Keith Barham: Microsoft support for Windows 7 ending: What it means for you
It’s true, Windows 7 is in its final days. As of Jan. 14, 2020, Microsoft will end all support to the operating system, pulling the plug on Windows 7. While devices with Windows 7 installed will still turn on and continue to run, Microsoft no longer will issue updates for security or optimization, leaving these systems open to possible third-party attacks.
Microsoft is constantly on the lookout for viruses, malware or other threats that exploit vulnerabilities of their systems, proactively issuing updates that prevent said threats from affecting their computers. Currently, Microsoft is issuing these updates for operating systems Windows 7 through 10, but once Jan. 14 hits next year, Microsoft will stop searching for those threats to Windows 7. This, unfortunately, doesn’t mean that those threats will cease to exist, as hackers and scammers often take advantage of vulnerable or outdated software.
Think of it like a mosquito net, protecting those inside from pesky bugs that can make them ill. Over time, that net will develop holes, which need to be patched in order to keep its occupants safe. Patching might become ineffective because of price or stability, or new nets with better functionality might have come out. The old net might work for a little longer, but those mosquitoes will keep searching for the holes. The best course of action to stay safe and protected would likely be upgrading the net.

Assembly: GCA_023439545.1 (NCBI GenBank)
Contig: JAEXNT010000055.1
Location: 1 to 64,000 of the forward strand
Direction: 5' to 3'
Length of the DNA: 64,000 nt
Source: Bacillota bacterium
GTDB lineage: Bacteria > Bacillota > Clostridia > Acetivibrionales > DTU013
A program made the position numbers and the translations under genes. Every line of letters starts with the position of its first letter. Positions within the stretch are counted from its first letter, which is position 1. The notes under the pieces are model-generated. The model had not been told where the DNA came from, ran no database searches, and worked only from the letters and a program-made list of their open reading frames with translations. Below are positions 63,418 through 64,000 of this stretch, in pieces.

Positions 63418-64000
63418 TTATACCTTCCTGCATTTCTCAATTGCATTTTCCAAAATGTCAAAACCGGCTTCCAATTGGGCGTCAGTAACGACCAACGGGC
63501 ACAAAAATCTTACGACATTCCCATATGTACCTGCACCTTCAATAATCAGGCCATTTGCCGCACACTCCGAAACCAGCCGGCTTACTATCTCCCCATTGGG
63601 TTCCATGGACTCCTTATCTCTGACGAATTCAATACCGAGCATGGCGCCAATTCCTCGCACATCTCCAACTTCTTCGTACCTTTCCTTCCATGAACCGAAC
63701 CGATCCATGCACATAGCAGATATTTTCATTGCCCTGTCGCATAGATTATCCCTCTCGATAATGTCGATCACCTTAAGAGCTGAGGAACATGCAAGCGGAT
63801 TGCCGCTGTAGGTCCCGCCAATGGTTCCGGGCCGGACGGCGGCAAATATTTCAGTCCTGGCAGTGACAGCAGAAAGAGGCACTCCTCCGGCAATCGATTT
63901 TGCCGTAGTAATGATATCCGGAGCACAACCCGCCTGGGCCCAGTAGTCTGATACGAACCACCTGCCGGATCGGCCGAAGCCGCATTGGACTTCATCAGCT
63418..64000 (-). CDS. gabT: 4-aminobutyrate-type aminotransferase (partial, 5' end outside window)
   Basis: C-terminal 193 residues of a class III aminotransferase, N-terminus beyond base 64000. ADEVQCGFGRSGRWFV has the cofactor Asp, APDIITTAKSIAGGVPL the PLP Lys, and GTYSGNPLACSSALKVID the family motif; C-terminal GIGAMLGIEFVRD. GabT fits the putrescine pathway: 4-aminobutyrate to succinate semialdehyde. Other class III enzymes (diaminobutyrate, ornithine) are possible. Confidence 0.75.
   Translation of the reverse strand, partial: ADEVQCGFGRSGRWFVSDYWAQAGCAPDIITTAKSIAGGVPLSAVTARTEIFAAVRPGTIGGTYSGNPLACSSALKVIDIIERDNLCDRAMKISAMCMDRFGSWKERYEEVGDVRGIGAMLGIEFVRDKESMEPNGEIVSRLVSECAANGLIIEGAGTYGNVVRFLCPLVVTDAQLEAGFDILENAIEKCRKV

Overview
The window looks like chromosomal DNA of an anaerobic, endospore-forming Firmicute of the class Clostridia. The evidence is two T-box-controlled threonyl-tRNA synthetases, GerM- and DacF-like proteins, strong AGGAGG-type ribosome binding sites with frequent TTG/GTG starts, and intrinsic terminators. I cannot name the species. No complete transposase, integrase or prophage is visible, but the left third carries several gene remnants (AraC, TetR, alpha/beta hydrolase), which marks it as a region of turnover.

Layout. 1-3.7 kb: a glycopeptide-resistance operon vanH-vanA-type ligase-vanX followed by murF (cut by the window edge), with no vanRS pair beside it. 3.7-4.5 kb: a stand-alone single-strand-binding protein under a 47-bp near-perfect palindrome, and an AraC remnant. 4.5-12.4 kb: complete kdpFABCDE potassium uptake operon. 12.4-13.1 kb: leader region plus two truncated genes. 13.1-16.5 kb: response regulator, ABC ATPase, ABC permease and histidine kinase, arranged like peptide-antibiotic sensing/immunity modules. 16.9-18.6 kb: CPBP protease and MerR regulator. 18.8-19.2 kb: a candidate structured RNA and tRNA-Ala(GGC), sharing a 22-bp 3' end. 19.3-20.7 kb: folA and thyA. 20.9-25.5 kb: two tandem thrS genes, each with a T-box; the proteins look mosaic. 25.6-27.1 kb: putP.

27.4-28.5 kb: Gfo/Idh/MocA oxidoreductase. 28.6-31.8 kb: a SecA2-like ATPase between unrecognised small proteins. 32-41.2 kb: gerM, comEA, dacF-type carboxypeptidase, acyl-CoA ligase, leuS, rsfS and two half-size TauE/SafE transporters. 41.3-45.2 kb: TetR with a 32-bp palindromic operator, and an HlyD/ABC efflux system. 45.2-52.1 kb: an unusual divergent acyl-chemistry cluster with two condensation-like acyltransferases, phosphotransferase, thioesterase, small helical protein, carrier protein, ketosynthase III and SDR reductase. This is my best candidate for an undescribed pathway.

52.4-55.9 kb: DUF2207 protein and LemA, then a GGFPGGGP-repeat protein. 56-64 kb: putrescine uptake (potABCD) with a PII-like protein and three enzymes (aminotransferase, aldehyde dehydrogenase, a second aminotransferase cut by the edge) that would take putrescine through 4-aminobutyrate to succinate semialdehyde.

Microsoft and those of us here at DeBug Computer recommend updating from Window 7 to Windows 10 before January. This will ensure these devices are protected when support for Windows 7 ends.
There are a few cases where businesses might be required to upgrade to Windows 10 in order to remain compliant. Both the Health Insurance Portability and Accountability Act (HIPAA) and Payment Card Industry Data Security Standard (PCI DSS) compliance rules require that systems are regularly receiving security updates and support, which Windows 7 will no longer do.
So, how can users upgrade? There are certain specifications computer hardware must meet in order to run Windows 10 and its new tools. Older devices should be evaluated to see if they meet the base requirements to install Windows 10.
Incompatible hardware could be updated by a reputable IT services provider in order to bring it up to the required specifications. Additionally, some users may consider purchasing a newer device with Windows 10 pre-installed or creating a custom machine.
Upgrading to Windows 10 doesn’t have to be a complicated process, but it is understandable if some are unsure about using a newer operating system. Talk with an IT service provider to answer questions, weigh the various options and, above all, keep personal information safe.
DeBug Computer has been serving the community for nearly 20 years. With two locations in Carson City and Minden, DeBug provides IT support and consulting services to home users, and dental, medical and business offices.